Posts Tagged ‘Ghost Ship’

She was a schooner (the ones with masts and sails) that was wrecked on the Goodwin Sands off the Kent coast on 13th February 1748. She is said appear every fifty years as a ghost ship.

She was sent out to see on 13th February because Simon Reed (captain) had been recently married and was celebrating with a cruise. The ship was bound for Portugal and despite the tradition of it being bad luck to have a woman aboard his wife Annetta was there too.

Legend has it that the first mate (John Rivers) was pacing the deck in anger, he was a rival for the hand of captain’s new wife. The captain, Annetta and guests were below deck celebrating but John Rivers was in a jealous fit and took a heavy object to the head of the crew member at the wheel. Rivers then seized control of the wheel and steered the ship to the Goodwin Sands, killing everyone onboard.

The first sighting of the ship surfaced 1798 on the same day and month, she was spotted by two ships. In 1848 a local seaman was convinced the ship was in trouble and sent lifeboats from Deal. In 1948 she was spotted by Captain Bull Prestwick and reported that although she appeared real she gave off a strange and eerie green glow. No report came in for 1998.

It seems that the Goodwin Sands have a history of claiming lives and The Great Storm of 1703 seems to have provided a good example of this.  13 men-of-war and 40 merchant vessels were claimed. The loss of lives totalled 2,168 but the Deal Boatmen of the area were a credit to their service by rescuing 200 men.  Naval Vessels include – HMS Northumberland, HMS Restoration, HMS Stirling Castle, HMS Mary and HMS Mortar.

No I haven’t sneezed! It’s the name of a ship that floated around for over 30 years, and could be attributed to a ghost ship legend.

It was a steel 1,322 ton cargo steamer from 1914 that was owned y Hudson’s Bay Company and was used for trade. She was abandoned in 1931 and then seen numerous times until the last reported sighting in 1969.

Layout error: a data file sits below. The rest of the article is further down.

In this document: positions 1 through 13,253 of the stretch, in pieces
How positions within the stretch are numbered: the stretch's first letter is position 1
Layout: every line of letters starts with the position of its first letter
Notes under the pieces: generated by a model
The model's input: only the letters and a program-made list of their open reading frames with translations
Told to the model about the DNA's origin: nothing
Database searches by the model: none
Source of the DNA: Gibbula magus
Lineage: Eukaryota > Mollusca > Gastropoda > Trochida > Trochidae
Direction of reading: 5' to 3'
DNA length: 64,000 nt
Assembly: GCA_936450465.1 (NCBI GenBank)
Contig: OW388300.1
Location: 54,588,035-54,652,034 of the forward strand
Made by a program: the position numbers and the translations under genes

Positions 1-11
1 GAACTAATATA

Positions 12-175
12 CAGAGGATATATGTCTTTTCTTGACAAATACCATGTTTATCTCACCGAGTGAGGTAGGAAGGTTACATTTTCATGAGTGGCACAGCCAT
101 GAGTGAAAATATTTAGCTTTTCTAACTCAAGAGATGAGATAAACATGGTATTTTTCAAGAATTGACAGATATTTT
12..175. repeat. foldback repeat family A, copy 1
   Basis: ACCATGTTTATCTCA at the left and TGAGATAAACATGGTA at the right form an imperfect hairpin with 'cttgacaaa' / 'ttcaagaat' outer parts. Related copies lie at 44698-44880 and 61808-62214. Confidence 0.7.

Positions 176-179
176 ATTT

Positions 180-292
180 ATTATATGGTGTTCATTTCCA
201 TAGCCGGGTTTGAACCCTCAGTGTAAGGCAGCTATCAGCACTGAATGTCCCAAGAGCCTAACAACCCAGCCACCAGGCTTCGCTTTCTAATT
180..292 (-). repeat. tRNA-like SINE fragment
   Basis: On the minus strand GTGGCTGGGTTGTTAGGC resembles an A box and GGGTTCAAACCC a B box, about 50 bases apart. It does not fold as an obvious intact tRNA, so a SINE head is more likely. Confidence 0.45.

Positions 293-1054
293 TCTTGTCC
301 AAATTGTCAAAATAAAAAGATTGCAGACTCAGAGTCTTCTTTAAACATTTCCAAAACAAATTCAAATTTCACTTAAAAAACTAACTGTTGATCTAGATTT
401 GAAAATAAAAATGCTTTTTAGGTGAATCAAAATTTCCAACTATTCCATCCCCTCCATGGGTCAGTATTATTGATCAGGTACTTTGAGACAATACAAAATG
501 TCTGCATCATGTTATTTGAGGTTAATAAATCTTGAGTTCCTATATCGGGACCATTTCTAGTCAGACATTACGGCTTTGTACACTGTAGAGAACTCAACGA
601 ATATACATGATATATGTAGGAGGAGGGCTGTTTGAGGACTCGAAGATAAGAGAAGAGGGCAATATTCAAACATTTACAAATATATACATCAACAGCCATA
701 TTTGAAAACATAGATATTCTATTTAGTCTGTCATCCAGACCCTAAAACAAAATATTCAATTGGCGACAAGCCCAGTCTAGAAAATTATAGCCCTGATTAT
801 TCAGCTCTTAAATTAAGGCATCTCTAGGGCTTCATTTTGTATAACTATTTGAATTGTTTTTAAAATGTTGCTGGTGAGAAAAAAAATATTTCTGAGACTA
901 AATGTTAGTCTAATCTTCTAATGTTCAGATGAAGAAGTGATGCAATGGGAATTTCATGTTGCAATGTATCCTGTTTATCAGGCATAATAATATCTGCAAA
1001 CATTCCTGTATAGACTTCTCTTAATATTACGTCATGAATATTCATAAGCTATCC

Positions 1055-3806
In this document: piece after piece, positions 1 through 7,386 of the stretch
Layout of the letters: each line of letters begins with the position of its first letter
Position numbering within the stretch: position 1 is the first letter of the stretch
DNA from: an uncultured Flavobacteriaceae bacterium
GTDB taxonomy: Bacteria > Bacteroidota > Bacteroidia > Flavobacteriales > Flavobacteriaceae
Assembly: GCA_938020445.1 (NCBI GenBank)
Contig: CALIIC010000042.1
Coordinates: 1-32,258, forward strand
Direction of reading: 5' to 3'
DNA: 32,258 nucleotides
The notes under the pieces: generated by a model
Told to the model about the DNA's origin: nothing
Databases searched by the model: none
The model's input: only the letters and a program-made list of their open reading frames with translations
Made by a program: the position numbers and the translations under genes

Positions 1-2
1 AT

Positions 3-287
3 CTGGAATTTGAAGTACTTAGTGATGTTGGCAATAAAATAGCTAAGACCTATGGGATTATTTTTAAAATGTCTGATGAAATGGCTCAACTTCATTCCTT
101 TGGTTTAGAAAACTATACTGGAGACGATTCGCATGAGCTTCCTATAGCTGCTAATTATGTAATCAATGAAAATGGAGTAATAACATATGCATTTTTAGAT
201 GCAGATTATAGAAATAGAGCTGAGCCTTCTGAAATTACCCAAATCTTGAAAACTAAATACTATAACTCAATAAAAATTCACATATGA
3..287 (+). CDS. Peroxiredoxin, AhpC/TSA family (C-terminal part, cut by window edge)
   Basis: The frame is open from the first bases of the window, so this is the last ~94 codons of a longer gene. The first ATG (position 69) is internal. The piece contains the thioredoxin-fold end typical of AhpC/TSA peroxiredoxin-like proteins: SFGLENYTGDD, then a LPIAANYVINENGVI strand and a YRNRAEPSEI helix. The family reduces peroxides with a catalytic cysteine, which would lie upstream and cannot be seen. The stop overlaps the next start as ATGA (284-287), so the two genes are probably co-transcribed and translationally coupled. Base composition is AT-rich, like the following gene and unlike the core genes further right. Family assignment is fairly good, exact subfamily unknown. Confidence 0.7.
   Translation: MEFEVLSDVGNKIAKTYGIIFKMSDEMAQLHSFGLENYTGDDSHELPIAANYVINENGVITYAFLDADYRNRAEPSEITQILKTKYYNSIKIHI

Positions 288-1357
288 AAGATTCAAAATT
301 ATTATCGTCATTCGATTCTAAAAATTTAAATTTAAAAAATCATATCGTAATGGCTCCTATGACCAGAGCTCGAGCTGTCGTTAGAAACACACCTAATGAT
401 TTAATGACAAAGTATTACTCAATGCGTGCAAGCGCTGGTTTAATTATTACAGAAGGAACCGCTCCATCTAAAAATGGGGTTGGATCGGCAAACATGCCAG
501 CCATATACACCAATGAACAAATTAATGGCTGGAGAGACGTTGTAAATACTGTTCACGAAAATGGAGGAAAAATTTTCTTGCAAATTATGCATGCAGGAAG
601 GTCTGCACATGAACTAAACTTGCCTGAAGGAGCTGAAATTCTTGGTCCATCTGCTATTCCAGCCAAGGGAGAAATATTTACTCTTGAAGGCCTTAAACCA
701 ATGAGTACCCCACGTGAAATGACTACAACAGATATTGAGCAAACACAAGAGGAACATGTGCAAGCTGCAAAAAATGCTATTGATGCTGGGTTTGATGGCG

1st October 1931 the ship ran into trouble when she got trapped in ice. The crew abandoned the ship and got a half-mile away to a town called Barrow. She loosened up and two days later they set off, but by October 8th she was stuck again and on the 15th the company sent aircraft to retrieve 22 of the crew. 15 stayed behind intending to wait out the winter until she freed up, and made a wooden shelter some distance away.

November came and on the 24th a powerful blizzard struck, there were no signs of the ship and the skipper determined she had broken up in the storm. A few days later however they were informed by an inuit that they had seen her, the 15 men then found her and deciding it was unlikely she would last the winter they took the most valuable furs and they were transported back by air.

She did not sink however and there were sightings of her but unfortunately each time they were either unable to get to her due to bad weather or not well enough equipped to perform a salvage operation. The last sighting was from a group of Inuit 38 years after she had been abandoned. She had been stuck fast in ice but then never seen again.

She had been boarded in March 1933 by a group of Eskimo’s who stayed there for ten days due to a freak storm. In 1969 she was last sited and then in 2006 a project was launched by the Alaskan Government to try and find her.  As of yet she remains not found.

Blog by a descendent. 

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